The End of the Tour (A24, R)

End-of-the-tour 75Jason Segel nails David Foster Wallace’s academic drawl and mannerisms, but ultimately the film has other things on its mind.




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In the past five years, we’ve had a number of films that are presented as if they’re biopics but which in fact only show a very brief period of its subject’s life (think Steven Spielberg’s Lincoln or Sacha Gervasi’s Hitchcock). And now we have James Ponsoldt’s The End of the Tour, an adaptation of David Lipsky’s book Although of Course You End Up Becoming Yourself: A Road Trip With David Foster Wallace, which is a book-length interview with DFW conducted while he was on his author signing tour for his hugely-acclaimed (and plain old huge) novel Infinite Jest back in early 1996 (much of this interview takes place in a car driving on I-55 between Chicago and Bloomington, where Wallace was living at the time, which stretch of road I imagine will be familiar to most of the film’s St. Louis viewers). Lipsky (Jesse Eisenberg in the film) was conducting this interview with Wallace (Jason Segel) to the end of writing a profile of him for Rolling Stone, but said profile didn’t come to fruition until after Wallace’s 2008 suicide.

David Foster Wallace’s estate has been vocal about disapproving of The End of the Tour ever since it first went into production, and it doesn’t take much knowledge of Wallace to understand that he himself probably wouldn’t be too happy about the idea, either, were he still alive to voice his displeasure (you need not look any further than Although of Course You End Up Becoming Yourself itself to get this impression). As such, it’s surely for the best that The End of the Tour isn’t exactly about Wallace, then, and is hardly a biographical picture; sure, the movie’s best lines are verbatim from Although of Course, and Segel nails DFW’s academic drawl and mannerisms, but ultimately the film has other things on its mind.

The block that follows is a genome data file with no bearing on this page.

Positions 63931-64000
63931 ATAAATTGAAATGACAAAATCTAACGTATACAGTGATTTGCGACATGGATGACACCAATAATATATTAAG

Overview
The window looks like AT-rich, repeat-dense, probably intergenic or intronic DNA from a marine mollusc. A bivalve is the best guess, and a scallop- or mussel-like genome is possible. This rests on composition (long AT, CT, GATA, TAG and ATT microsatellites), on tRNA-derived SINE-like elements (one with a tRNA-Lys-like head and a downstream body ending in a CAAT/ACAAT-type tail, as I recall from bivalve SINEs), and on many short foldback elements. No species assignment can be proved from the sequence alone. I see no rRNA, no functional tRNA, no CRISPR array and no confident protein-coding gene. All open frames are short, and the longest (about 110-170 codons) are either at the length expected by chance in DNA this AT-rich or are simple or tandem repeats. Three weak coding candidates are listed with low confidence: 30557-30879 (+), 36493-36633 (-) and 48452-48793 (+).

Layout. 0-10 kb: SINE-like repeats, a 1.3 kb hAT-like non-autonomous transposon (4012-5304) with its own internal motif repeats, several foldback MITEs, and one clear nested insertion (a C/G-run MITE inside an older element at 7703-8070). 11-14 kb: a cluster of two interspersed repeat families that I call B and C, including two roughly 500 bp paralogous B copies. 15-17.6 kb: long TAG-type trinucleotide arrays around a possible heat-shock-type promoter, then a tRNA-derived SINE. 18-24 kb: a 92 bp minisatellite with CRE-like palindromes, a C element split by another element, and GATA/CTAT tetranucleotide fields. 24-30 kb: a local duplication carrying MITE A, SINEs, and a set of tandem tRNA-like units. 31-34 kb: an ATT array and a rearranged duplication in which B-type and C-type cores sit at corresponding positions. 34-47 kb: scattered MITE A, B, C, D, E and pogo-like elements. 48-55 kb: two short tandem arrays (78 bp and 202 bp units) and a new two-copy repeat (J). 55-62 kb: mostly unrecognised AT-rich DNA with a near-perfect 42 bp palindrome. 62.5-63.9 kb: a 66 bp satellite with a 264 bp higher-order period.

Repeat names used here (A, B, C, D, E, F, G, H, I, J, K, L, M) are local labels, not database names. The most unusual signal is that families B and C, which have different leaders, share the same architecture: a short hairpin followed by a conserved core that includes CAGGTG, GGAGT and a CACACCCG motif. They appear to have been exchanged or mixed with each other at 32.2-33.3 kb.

What’s interesting is that, if it is a biographical work you’re after, the book Although of Course is your best bet for insights into DFW’s character—much more so than D.T. Max’s inexplicably acclaimed traditional biography of the man, Every Love Story is a Ghost Story: A Life of David Foster Wallace—and The End of the Tour is a fairly faithful adaptation of Lipsky’s book. But in the change in medium from book to film, the subject becomes less David Foster Wallace and more plain old conversation—conversations about loneliness, mostly, but also literature, fame, movies, junk food, addiction, what it is to be American, and countless other themes of this sort.

The overall level of drama is given a bit of a goose from how it stood in the book—Lipsky flirts with a couple of Wallace’s female friends (which friends appear in the book, but there Lipsky is not depicted as having flirted with them), and he and Wallace get into more heated arguments than the at worst sometimes-peevishness Wallace displays in the book when he’s tired of a certain line of questions. Most of these changes will be transparent even to those who haven’t read the book, as tonally they feel different, and while they’re by and large completely unnecessary, they hardly derail the film, either.

One can only assume it was intentional on Ponsoldt and screenwriter David Margulies’ part that, in the end, The End of the Tour acts as the type of salve for loneliness that Wallace discusses good books as being within the context of the film. Think about it—what’s the last good film you’ve seen that consisted all but solely on one long, engaging conversation? The last one I can recall of this sort was 2003’s criminally underseen Melvin Goes to Dinner. And this is where The End of the Tour’s vitality lies, and the reason I, and countless other people, are sure to return to it many times in the coming years. | Pete Timmermann

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